December 23, 2010
Online Retailers Pushing For Last Minute Christmas Sales
Online retailers, seeing a huge surge in holiday shopping, are pulling out all the stops to make sure last-minute shoppers get their gifts in time for Christmas, and many are even offering free shipping on orders placed as late as today.
"I've never seen anything like it," Joan Broughton told USA Today. Broughton heads Shop.org, the National Retail Federation's online division. "Shipping and shipping costs continue to be the big differentiators this late in the season."
Consumer buying tracker, IBM Coremetrics, says sales were up 23 percent Tuesday compared to the Tuesday before Christmas last year.
The number of transactions processed was up 50 percent over the same day last year, according to ChasePaymentech, which handles payments for 50 of the largest retail websites.
In-store shopping is surging as well. Shoppertrak, a consulting firm that monitors traffic in stores and malls, said Wednesday that retail revenue last weekend was up more than 5 percent over the same weekend last year. Sales for the weekend before Christmas in 2009 were down from 2008 by just over 6 percent, mainly due to the economic downturn and a big East Coast snowstorm, keeping many shoppers planted.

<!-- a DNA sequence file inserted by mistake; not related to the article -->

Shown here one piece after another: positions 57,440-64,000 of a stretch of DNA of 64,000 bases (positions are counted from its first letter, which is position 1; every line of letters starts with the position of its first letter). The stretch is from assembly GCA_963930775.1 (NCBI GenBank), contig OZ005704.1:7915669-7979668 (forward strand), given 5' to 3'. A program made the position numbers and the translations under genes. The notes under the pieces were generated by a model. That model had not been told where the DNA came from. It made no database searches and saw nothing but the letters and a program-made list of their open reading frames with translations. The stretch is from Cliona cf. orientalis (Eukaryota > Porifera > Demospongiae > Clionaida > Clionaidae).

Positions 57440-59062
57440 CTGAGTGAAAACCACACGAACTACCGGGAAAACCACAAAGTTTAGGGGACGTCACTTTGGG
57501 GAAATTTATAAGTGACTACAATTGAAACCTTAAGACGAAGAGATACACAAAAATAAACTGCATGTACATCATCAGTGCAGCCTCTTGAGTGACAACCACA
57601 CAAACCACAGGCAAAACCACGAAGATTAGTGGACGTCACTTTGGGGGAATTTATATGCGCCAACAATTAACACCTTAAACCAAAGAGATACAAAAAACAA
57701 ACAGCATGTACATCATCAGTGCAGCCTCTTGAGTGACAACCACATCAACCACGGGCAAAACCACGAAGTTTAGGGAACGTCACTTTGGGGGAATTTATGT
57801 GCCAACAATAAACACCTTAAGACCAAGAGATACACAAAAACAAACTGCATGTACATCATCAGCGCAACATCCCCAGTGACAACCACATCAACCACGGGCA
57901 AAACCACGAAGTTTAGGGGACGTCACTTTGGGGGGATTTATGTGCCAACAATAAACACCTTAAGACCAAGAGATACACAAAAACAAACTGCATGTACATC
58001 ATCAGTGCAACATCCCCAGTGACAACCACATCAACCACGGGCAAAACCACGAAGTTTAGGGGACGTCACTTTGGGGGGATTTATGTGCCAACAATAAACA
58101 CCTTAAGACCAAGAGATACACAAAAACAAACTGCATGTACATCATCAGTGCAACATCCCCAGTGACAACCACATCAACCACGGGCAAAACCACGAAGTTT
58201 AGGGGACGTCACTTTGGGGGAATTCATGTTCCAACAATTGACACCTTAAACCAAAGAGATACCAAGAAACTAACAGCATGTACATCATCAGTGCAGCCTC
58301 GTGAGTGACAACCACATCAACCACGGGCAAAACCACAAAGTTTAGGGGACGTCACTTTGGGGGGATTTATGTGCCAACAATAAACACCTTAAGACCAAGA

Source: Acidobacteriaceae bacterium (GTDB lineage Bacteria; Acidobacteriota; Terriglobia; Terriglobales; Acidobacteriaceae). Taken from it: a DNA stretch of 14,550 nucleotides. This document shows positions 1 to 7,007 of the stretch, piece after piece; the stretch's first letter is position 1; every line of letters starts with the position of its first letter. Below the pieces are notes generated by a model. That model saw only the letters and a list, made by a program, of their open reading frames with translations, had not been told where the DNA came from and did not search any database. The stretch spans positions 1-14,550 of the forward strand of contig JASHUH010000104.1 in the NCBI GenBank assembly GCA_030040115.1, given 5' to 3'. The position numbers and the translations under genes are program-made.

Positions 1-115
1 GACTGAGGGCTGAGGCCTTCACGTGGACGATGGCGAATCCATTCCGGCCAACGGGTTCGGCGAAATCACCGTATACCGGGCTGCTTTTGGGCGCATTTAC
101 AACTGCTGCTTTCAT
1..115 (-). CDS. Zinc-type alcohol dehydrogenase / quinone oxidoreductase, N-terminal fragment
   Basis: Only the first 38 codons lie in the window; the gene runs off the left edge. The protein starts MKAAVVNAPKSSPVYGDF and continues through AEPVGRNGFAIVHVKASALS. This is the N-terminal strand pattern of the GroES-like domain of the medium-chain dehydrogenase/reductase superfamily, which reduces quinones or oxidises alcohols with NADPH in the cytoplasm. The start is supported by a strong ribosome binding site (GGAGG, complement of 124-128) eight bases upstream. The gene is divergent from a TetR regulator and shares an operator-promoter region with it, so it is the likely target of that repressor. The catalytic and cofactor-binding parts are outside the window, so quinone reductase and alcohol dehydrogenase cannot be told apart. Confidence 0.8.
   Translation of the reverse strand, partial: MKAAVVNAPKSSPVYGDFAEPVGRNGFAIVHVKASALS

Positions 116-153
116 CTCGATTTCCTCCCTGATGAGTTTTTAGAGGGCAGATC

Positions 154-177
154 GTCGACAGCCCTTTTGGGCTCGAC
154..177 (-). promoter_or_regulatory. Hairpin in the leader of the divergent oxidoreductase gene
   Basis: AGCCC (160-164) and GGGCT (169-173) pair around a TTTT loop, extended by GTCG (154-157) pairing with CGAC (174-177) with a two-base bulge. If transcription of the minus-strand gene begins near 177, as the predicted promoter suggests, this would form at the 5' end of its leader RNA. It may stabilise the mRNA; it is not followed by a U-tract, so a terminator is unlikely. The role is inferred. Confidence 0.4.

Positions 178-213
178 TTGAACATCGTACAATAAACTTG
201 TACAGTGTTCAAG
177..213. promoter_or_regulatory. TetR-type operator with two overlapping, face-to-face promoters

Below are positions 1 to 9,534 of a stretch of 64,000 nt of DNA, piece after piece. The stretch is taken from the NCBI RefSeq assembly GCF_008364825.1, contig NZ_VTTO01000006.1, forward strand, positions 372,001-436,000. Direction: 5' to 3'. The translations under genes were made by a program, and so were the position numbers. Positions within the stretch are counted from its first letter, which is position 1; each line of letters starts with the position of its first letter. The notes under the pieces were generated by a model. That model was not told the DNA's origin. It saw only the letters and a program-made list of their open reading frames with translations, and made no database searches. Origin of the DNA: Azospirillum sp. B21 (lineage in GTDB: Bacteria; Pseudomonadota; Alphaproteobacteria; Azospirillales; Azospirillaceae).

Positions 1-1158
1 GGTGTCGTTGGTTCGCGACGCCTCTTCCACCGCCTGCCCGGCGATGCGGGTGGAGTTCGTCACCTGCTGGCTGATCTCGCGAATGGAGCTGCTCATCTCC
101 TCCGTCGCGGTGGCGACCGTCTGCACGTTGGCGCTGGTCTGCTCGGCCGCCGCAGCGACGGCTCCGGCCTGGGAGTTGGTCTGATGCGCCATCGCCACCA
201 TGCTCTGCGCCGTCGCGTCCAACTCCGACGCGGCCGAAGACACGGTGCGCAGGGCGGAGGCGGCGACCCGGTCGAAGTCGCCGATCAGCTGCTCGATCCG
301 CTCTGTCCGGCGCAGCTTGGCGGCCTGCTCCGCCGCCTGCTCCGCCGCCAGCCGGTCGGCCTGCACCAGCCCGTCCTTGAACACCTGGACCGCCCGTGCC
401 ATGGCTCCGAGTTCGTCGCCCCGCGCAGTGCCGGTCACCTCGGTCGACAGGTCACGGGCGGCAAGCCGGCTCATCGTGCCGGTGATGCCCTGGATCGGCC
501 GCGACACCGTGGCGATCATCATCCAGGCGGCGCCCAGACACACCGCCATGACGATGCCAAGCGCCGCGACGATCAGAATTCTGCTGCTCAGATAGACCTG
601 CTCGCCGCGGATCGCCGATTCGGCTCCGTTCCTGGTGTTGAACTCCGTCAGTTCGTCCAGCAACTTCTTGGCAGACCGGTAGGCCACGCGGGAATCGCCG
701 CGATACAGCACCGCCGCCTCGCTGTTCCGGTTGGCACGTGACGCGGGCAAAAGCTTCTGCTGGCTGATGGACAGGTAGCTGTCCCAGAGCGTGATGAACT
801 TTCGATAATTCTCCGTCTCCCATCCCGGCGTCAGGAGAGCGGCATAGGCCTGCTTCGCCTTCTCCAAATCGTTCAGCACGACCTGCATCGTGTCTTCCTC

Thursday is the deadline for online shoppers to be guaranteed delivery of gifts by Christmas for 60 percent of retailers polled by the National Retail Federation (NRF); deadlines were set earlier in the week for nearly all of the other retailers.
Amazon.com said it will deliver products ordered on Dec. 24 the same day in some local areas for $3.99 per item. Neiman Marcus is offering free overnight shipping on any order placed by 12:59 p.m. EDT Thursday.
Other companies, including JC Penney and Tiffany's, are offering similar deals.
"Consumers are buying late in the season and retailers are really catering to that," John Squire, chief strategy officer at IBM Coremetrics, told USA Today's Jayne O'Donnell.
But all those holiday bargains comes at a cost. Some big online retailers may hold off on offering late-shipping deals next year.
They bring down the cost of shipping by adding distribution centers around the country and contract with other companies to do the shipping, said Broughton.
But still, "it is expensive," she told USA Today. That's especially true now that consumers "have an expectation that you should be able to get it almost at the last minute."